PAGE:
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Pulsed Laser Deposition (PLD) PowerPoint Presentation
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Pulsed Laser Deposition (PLD)

Pulsed Laser Deposition (PLD)

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Pulsed Laser Deposition (PLD)

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  1. Pulsed Laser Deposition (PLD) Anne Reilly College of William and Mary Department of Physics

  2. Outline 1. Thin film deposition 2. Pulsed Laser Deposition a) Compared to other growth techniques b) Experimental Setup c) Advantages and Disadvantages 3. Basic Theory of PLD 4. Opportunities

  3. Thin Film Deposition Transfer atoms from a target to a vapor (or plasma) to a substrate

  4. Thin Film Deposition Transfer atoms from a target to a vapor (or plasma) to a substrate • After an atom is on surface, it diffuses according to: D=Doexp(-eD/kT) • eD is the activation energy for diffusion ~ 2-3 eV • kT is energy of atomic species. • Want sufficient diffusion for atoms to find best sites. • Either use energetic atoms, or heat the substrate.

  5. Ways to deposit thin films substrate substrate Chemical vapor deposition-CVD Ar+ target target Sputtering Evaporation (Molecular beam epitaxy-MBE) substrate gas

  6. Low energy deposition (MBE): ~0.1 eV may get islanding unless you pick right substrate or heat substrate to high temperatures High energy deposition (Sputtering ~ 1 eV) smoother films at lower substrate temperatures, but may get intermixing

  7. Low energy deposition (MBE): ~0.1 eV may get islanding unless you pick right substrate or heat substrate to high temperatures High energy deposition (Sputtering ~ 1 eV) smoother films at lower substrate temperatures, but may get intermixing

  8. Pulsed Laser Deposition CCD /PMT spectrometer laser beam Substrates or Faraday cup Target

  9. Pulsed Laser Deposition CCD /PMT spectrometer laser beam Substrates or Faraday cup Target Target: Just about anything! (metals, semiconductors…) Laser: Typically excimer (UV, 10 nanosecond pulses) Vacuum: Atmospheres to ultrahigh vacuum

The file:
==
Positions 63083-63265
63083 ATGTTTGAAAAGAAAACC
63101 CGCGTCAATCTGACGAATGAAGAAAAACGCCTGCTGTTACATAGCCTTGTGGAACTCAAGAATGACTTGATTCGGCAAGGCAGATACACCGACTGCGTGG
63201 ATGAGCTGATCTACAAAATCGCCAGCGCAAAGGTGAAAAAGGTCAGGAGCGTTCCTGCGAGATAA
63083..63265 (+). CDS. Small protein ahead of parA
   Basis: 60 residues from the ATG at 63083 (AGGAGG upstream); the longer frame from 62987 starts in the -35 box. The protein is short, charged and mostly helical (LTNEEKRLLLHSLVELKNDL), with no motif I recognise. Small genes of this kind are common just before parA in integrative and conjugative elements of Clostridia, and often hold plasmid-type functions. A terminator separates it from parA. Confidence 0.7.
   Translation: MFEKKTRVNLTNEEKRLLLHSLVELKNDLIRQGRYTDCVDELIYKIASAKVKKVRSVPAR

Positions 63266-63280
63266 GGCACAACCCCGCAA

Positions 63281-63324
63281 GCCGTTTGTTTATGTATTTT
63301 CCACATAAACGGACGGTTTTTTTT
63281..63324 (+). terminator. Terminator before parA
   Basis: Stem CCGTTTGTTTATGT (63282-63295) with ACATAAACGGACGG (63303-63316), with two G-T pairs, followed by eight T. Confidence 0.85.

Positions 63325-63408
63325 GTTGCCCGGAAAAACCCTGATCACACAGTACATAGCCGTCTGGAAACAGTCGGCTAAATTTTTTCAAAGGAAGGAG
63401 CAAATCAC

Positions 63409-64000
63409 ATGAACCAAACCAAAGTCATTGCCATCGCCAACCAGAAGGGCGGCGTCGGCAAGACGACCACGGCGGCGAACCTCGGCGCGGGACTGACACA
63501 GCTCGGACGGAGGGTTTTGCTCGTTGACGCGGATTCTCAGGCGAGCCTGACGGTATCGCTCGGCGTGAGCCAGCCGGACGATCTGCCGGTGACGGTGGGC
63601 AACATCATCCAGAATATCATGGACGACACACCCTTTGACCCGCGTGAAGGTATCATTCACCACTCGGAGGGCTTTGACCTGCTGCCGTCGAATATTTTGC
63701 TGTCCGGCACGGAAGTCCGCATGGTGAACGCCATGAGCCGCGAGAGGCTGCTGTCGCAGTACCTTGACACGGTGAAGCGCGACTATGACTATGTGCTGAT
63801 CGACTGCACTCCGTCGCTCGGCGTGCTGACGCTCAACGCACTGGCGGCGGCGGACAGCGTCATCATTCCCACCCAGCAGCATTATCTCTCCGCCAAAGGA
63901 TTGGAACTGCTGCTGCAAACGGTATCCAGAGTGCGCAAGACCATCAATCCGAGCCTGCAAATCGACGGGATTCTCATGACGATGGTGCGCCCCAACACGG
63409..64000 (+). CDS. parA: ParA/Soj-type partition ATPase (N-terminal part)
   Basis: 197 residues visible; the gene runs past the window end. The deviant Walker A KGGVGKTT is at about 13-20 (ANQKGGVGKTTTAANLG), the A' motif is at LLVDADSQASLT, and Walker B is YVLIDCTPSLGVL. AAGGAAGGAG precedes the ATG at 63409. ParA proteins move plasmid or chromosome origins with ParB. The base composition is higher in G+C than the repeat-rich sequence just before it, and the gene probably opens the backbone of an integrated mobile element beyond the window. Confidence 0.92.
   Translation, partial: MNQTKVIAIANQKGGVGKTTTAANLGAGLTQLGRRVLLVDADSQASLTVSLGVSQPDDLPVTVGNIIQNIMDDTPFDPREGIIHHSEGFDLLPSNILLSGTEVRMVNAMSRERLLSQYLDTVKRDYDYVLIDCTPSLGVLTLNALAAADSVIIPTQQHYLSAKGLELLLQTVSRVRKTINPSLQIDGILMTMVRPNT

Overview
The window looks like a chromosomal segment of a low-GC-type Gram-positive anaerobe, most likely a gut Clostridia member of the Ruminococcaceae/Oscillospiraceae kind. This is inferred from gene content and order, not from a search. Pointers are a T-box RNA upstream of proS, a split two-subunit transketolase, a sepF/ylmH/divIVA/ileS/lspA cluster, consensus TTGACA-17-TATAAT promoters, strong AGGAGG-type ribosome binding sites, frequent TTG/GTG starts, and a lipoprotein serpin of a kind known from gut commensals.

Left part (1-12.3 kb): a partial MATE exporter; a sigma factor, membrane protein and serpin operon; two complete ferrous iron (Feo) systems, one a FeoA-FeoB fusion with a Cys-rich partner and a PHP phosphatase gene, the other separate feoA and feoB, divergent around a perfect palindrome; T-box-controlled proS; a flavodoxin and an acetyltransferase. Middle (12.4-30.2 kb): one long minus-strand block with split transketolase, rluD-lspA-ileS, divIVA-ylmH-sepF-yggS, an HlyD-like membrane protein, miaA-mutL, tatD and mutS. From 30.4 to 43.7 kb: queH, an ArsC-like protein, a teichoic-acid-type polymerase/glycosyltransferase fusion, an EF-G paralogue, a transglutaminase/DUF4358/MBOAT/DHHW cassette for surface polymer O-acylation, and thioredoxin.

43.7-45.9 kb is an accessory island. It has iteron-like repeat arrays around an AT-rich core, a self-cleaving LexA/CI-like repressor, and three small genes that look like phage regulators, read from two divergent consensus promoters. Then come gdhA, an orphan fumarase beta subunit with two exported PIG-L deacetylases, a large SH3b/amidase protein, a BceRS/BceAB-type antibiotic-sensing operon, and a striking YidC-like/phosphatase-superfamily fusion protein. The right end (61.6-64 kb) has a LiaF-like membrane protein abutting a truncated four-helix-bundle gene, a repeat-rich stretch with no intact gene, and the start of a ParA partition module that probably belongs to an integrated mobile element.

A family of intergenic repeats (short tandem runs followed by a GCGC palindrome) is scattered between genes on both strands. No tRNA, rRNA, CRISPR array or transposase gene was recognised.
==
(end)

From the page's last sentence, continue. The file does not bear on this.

10. Advantages of PLD • Flexible, easy to implement • Growth in any environment • Exact transfer of complicated materials (YBCO) • Variable growth rate • Epitaxy at low temperature • Resonant interactions possible (i.e., plasmons in metals, absorption peaks in dielectrics and semiconductors) • Atoms arrive in bunches, allowing for much more controlled deposition • Greater control of growth (e.g., by varying laser parameters)

  11. Disadvantages of PLD • Uneven coverage • High defect or particulate concentration • Not well suited for large-scale film growth • Mechanisms and dependence on parameters not well understood

  12. Processes in PLD Laser pulse

  13. e- e- e- e- e- e- e- e- e- e- e- e- e- e- Processes in PLD Electronic excitation

  14. Processes in PLD e- e- e- e- e- e- e- e- e- e- e- lattice e- e- e- Energy relaxation to lattice (~1 ps)

  15. Processes in PLD lattice Heat diffusion (over microseconds)

  16. Processes in PLD lattice Melting (tens of ns), Evaporation, Plasma Formation (microseconds), Resolidification

  17. Processes in PLD lattice If laser pulse is long (ns) or repetition rate is high, laser may continue interactions

  18. Processes in Pulsed Laser Deposition • 1. Absorption of laser pulse in material • Qab=(1-R)Ioe-aL • (metals, absorption depths ~ 10 nm,depends on l) • 2. Relaxation of energy (~ 1 ps) (electron-phonon interaction) • 3. Heat transfer, Melting and Evaporation • when electrons and lattice at thermal equilibrium (long pulses) • use heat conduction equation: • (or heat diffusion model)